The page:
Up at this end of the country, we are also seeing regular news items about ‘festival camping’ taking over beauty spots, with locals now having to do not litter ‘patrols’, but some seriously heavy duty site clearances, after overnight wild campers just left everything there.

    For years now we’ve managed countryside access, wild camping, and the relatively new (for England) open access legislation with little damage and no real conflict, but this year that has all changed.

    For me, this is deeply depressing, not so much for the impact on wildlife and the countryside, but much more because it brings a realisation that there are just so many people who have absolutely no regard for whoever or whatever is around them.

    Something is deeply wrong in England.

    You asked for my view so I will give you a brief answer although to be honest I have been too busy to follow the story in any detail.

    As I understand it the results were basically produced using an algorithm which combines the ranking of pupils with the share of grades expected in their school. The objective being that this years results would generally match the results in recent years.

    That seems to me to be an admirable objective although of course in any such system bright individuals in poor schools could lose out. I have taken the trouble to see what actually happened

    “Results as published by Future of Education News Channel:
    Almost 60% of grades received by students are exactly the same as those submitted by schools and colleges – but nearly 40% were downgraded.
    98.3% received grades A* to E at A level, up from 97.6% in 2019
    Increase in As and A*s awarded at A level, up from 25.5% in 2019 to 27.9%
    Maths remains the most popular subject at A level with a 2.5% increase in entries this year; entries for 18 year olds increased by 7.7%
    Entries for English A level increased by 1.8% despite a decrease in cohort size
    Computing saw an 11.7% increase in entries, with more girls taking up the subject
    A record number of 18 year olds from the most disadvantaged backgrounds in England have been accepted into university – up 7.3% from last year
    96.4% of grades were either the same as the one submitted by schools or colleges or only changed by one grade, testament to the excellent judgement and hard work of teachers
    Results for vocational and technical qualifications are broadly in line with previous years.”

    Assuming the above figures are correct then it seems to me that the system has done a reasonable job so no criticism from me so far.

    The problem appears to be related to bright pupils in poor schools who are possibly losing out. Clearly there was always a need for a robust appeals process. The fact that the appeals process was announced and then withdrawn and is still awaited is a disgrace and Ofqual needs to get it’s finger out. So in one respect I am very unhappy with the Government’s current position.

  22. @STEVE

    Hillary Clinton did win.
    By nearly three million votes.”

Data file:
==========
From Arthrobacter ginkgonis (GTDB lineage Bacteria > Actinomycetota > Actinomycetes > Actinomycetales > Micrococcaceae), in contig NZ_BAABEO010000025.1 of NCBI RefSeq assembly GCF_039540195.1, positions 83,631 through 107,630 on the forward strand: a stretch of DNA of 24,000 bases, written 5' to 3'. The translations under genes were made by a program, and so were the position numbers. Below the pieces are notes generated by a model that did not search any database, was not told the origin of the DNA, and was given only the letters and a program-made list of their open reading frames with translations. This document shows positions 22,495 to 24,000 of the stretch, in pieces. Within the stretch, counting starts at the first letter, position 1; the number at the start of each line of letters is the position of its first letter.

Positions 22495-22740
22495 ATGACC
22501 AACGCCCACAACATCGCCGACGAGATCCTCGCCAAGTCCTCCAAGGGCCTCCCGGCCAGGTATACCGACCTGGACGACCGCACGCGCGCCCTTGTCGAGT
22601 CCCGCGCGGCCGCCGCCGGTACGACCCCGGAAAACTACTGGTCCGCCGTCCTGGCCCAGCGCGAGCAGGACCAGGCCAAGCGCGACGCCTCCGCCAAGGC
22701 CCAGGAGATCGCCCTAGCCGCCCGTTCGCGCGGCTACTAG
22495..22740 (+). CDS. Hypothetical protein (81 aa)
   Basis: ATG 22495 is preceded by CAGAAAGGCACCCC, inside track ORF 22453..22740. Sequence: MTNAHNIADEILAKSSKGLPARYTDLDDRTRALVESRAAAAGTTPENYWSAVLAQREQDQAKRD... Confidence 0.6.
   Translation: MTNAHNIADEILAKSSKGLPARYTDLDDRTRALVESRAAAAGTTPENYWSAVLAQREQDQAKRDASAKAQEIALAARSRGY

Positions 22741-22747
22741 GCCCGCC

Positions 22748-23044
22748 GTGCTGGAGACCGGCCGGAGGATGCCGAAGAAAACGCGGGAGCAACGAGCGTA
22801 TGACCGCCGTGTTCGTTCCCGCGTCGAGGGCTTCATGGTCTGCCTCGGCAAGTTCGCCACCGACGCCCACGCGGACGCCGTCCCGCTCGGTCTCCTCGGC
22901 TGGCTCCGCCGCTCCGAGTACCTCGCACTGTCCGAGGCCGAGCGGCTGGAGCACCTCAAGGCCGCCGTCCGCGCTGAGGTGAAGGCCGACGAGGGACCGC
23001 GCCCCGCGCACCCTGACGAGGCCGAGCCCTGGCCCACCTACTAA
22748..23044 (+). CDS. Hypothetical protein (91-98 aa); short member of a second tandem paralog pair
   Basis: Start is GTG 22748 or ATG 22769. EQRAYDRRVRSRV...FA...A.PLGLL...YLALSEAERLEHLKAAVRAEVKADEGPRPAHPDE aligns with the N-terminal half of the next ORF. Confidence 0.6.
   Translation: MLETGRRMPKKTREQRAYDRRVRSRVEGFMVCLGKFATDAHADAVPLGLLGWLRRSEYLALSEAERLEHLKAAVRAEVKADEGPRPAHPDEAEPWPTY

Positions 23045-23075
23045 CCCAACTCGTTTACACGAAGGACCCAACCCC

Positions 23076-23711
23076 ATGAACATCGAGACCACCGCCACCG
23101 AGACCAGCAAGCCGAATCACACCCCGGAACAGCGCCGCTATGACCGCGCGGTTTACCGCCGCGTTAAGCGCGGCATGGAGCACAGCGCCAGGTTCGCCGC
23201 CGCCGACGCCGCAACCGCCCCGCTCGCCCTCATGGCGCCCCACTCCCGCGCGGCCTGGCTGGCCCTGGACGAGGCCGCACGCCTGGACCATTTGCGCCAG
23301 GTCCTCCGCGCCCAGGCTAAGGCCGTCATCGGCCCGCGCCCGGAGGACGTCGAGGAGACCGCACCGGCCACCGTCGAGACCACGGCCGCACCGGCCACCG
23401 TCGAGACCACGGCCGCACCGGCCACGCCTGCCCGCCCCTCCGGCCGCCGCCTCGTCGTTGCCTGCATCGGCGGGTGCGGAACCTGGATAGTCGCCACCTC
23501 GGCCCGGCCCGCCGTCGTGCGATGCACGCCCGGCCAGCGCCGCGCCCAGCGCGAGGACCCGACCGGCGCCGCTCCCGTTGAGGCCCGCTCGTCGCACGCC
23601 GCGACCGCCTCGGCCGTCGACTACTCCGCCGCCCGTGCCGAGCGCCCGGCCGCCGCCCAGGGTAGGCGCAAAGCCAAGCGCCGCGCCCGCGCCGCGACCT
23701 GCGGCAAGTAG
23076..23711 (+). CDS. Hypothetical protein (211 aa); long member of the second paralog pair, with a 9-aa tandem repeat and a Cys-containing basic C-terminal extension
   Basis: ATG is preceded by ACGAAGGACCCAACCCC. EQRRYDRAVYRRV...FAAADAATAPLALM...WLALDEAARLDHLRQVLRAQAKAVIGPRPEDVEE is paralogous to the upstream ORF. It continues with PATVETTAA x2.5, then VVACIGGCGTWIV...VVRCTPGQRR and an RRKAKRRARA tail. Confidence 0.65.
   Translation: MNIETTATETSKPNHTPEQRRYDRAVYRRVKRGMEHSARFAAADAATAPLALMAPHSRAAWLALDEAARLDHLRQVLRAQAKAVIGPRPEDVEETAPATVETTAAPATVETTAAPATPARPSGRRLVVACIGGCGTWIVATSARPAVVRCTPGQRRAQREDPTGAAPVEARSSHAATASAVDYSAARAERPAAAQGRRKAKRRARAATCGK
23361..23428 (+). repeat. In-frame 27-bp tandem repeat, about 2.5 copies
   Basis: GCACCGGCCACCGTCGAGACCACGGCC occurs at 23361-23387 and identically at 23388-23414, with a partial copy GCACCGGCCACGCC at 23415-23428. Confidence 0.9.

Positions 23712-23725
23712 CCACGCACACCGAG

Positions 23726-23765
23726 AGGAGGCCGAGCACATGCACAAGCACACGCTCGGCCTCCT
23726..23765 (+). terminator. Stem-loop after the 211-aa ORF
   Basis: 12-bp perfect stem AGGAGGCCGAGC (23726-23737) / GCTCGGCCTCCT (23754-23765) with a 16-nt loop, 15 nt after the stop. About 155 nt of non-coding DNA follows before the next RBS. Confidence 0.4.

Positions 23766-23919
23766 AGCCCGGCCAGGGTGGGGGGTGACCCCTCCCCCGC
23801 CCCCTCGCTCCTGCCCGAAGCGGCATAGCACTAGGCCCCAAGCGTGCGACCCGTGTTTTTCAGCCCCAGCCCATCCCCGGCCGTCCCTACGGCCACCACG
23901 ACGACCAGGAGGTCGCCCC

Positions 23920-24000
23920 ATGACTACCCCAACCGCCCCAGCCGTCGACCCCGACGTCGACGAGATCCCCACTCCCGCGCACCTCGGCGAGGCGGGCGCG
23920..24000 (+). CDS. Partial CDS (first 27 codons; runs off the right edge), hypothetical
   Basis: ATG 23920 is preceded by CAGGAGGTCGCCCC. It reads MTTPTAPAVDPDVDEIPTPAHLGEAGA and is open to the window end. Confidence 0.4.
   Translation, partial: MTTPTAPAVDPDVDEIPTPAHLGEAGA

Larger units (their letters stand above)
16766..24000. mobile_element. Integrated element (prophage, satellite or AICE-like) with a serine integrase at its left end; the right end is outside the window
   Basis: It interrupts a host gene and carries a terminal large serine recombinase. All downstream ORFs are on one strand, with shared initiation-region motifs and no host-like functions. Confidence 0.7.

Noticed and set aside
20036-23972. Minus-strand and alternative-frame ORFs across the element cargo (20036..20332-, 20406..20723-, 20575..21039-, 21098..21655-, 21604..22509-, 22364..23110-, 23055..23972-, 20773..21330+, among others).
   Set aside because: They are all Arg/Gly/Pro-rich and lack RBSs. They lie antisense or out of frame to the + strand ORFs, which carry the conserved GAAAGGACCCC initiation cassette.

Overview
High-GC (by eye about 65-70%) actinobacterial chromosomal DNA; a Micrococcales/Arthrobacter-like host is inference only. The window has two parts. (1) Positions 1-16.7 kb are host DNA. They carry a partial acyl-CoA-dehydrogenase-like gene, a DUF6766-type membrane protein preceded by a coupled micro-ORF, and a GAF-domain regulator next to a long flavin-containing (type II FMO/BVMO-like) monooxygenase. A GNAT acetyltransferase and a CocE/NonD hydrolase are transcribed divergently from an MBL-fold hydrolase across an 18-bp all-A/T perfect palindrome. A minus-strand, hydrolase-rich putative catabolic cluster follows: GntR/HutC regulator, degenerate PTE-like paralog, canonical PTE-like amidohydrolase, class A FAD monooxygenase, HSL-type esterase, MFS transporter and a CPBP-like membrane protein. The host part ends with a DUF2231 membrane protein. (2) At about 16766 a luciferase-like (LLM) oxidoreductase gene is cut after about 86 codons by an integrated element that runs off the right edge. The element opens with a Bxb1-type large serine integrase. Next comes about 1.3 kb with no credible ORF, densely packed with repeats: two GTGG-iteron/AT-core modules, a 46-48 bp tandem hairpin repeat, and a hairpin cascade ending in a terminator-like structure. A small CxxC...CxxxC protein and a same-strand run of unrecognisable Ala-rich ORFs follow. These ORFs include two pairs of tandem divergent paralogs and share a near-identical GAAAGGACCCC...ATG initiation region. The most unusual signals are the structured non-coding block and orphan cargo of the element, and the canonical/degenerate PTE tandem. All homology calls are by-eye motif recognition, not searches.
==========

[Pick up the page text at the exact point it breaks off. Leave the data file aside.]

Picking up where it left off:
She didn’t seem very happy about winning.

  23. A record number of French pupils gained an end-of-school qualification yesterday, leading to claims that the replacement of exams by continuous assessment had led to a “laughable” fall in standards.

    With schools forced to shut when France went into lockdown on March 11, the Baccalauréat, the equivalent of A levels, was determined by the marks obtained by pupils during the first two terms of the year. The upshot was that 91.5 per cent of France’s 740,594 school leavers passed, compared with 77.7 per cent last year, prompting critics to say the qualification was being given away.

    Every government was on a hiding to nothing over qualification awards, with no exam system in place to provide an acceptable form of fairness. [1]

    Try to keep “the standards” the same, and governments are attacked. Allow more generous grades to be awarded and governments are attacked.

    Politically what matters is the public perception of how their government has handled the response. How it has been handled elsewhere is not the concern of most – though in These Islands, the dominance of English news may give awareness of a comparator polity.

    Opinium did ask about “exam results” in England –

    The government’s handling of the exam results situation is not seen as particularly successful with only 17% of voters in England approving and 42% disapproving. Even Conservatives voters struggle to muster much enthusiasm. While supporters of other parties are predictably negative, Conservative voters split evenly with 27% approving and 27% disapproving.

    We’ll need to wait a bit longer, I think, to see whether the stooshie affects VI anywhere.

    [1] Given the disparity everywhere between attainment levels of the advantaged c/f the disadvantaged, whether the system is “fair” is a matter of political opinion.

  24. @ToH
    I believe the general issues are two fold:

    – No-one has published information about how the algorithms work, so it is impossible to explain why anomalies are arising; it’s all secret squirrel.

    -However the algorithms work, they have the effect of assuming that private school grade estimate are more accurate than state school estimates; however past evidence suggests that the reverse is true -independent school teachers are more over-optimistic than their state peers.